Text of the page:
Somehow my father’s favorite poem explains the lockout succinctly along with how I felt after the passing of my dad. This one also happens to be a favorite of someone I love very much. This explains the lockout in some ways for a segment of the hockey fan segment as a topping or a cherry to the sundae. Here is Funeral Blues from W.H. Auden.

Stop all the clocks, cut off the telephone,
Prevent the dog from barking with a juicy bone,
Silence the pianos and with muffled drum
Bring out the coffin, let the mourners come.

Let aeroplanes circle moaning overhead
Scribbling on the sky the message ‘He is Dead’.
Put crepe bows round the white necks of the public doves,
Let the traffic policemen wear black cotton gloves.

He was my North, my South, my East and West,
My working week and my Sunday rest,
My noon, my midnight, my talk, my song;
I thought that love would last forever: I was wrong.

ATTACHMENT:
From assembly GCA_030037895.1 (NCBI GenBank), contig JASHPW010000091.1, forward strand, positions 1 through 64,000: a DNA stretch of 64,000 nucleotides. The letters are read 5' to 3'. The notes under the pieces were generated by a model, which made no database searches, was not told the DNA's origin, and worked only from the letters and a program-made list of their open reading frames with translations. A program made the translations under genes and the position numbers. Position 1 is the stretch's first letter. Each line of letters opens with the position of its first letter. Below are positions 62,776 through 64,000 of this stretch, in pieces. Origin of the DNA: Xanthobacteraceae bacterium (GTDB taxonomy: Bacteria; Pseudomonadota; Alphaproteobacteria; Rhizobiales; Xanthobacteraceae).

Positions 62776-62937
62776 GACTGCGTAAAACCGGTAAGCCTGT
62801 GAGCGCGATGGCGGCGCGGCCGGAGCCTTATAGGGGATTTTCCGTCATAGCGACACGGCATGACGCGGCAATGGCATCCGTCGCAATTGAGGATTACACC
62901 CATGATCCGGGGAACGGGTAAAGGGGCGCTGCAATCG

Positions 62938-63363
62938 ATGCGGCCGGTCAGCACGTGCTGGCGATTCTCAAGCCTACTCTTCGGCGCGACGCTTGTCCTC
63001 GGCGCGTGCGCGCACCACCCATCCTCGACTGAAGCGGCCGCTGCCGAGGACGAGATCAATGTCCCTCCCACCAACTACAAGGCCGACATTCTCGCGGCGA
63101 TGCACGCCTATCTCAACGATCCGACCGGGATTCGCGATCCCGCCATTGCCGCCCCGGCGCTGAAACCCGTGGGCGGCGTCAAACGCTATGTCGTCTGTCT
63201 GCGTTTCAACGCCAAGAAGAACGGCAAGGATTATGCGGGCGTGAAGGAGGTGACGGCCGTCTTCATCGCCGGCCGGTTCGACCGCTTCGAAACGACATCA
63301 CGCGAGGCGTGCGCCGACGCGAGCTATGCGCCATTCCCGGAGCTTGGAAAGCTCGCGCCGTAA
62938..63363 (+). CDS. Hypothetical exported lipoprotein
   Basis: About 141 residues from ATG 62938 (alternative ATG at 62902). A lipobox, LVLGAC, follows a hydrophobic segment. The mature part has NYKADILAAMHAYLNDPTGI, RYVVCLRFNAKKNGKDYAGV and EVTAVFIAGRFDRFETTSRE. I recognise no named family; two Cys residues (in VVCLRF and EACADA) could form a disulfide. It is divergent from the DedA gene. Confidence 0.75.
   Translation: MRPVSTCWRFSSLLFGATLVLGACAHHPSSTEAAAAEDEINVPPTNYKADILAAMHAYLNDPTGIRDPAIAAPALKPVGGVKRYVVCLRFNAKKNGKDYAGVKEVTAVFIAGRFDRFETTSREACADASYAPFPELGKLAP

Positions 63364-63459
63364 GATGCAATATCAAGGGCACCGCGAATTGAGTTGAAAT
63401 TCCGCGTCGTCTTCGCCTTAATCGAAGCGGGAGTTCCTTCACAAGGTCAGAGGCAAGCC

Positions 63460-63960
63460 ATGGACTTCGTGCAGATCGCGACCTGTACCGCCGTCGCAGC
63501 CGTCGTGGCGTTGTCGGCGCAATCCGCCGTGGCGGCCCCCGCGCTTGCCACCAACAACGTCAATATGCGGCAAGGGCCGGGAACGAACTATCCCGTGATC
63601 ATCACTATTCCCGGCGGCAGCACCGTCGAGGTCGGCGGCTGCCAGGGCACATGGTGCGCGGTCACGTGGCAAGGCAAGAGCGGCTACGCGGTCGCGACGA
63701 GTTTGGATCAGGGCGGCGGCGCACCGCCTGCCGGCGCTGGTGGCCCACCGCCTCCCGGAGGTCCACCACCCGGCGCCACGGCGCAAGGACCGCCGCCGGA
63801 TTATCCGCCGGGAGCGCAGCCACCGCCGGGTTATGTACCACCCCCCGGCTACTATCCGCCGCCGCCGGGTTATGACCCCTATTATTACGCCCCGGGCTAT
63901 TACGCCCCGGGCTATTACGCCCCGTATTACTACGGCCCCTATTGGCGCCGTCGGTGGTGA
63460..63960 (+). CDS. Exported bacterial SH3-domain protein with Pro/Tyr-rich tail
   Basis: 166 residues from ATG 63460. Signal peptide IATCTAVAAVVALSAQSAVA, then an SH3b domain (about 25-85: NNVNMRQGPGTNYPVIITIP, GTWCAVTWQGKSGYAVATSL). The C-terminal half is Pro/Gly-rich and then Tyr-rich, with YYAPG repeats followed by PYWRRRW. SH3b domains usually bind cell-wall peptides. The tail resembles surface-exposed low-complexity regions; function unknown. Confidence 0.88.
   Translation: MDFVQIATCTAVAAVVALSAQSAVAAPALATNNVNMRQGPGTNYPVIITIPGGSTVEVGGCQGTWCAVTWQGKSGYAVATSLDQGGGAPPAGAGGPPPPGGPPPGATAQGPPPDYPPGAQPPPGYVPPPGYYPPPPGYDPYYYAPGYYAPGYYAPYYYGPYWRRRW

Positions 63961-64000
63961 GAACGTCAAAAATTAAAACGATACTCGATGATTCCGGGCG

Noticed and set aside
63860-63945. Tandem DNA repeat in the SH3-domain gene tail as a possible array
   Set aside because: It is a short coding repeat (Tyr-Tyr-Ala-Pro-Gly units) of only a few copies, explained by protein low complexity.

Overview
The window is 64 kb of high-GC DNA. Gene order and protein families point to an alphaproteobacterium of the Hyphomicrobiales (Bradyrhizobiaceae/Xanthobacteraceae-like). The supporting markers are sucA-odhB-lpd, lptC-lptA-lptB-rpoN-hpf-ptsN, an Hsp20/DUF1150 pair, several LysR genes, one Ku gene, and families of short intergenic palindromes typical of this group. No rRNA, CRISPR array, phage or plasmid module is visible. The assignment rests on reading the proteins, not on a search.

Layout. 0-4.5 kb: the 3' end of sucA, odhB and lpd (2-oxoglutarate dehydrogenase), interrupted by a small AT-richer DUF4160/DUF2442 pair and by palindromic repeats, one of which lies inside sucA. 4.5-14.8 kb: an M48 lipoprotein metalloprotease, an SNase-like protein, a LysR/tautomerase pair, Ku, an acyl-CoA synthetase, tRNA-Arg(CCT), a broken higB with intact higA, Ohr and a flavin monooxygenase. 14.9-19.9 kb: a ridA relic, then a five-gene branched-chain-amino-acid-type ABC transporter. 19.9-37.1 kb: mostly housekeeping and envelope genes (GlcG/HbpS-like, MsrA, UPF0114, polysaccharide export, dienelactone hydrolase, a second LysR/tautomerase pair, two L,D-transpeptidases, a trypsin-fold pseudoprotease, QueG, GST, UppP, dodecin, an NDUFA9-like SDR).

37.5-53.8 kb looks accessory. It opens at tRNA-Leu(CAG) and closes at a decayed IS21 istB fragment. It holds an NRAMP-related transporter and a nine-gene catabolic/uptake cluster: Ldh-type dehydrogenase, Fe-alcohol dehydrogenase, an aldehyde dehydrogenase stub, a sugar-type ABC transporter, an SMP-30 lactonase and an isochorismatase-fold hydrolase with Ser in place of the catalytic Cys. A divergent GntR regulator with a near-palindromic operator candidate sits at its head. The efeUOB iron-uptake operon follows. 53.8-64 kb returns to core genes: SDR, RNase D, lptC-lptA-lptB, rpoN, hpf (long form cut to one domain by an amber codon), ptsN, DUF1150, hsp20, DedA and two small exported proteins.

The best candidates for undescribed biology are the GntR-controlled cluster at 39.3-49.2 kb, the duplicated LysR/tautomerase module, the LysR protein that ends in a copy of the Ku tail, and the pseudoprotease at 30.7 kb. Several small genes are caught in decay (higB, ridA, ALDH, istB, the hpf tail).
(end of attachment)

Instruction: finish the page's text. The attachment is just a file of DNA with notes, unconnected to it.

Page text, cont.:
The stars are not wanted now; put out every one,
Pack up the moon and dismantle the sun,
Pour away the ocean and sweep up the wood;
For nothing now can ever come to any good.

In the spirit of taking the most literal translation, one could make a metaphor and apply the true meaning of the poem to whatever your sounding board is. The NHL and NHLPA could take some notes here. Hockey is the first love for many sports fans, particularly that league they call the National Hockey League. There are so many who feel a disconnect with a sport that has loved them so little yet they love so much more. The articles will pour in from so many angles for the next two days to two weeks but in the end, the damage is still being done.

Every day that there is no agreement, more dollars are being lost from so many fronts. For some of us, that love of hockey is like a love between a father and his son but now it is amended. That modification includes everything but the “No Hockey League”. The reality is sometimes the hardest part. Letting go is the first step in feeling better. Will many come back? Yes. Will some stay away for a long while? Yes. Time heals most wounds. It does not completely mend things either. This lockout is not about the fans, the owners, or the players. It is really about who loves the game most that is willing to sacrifice to save it.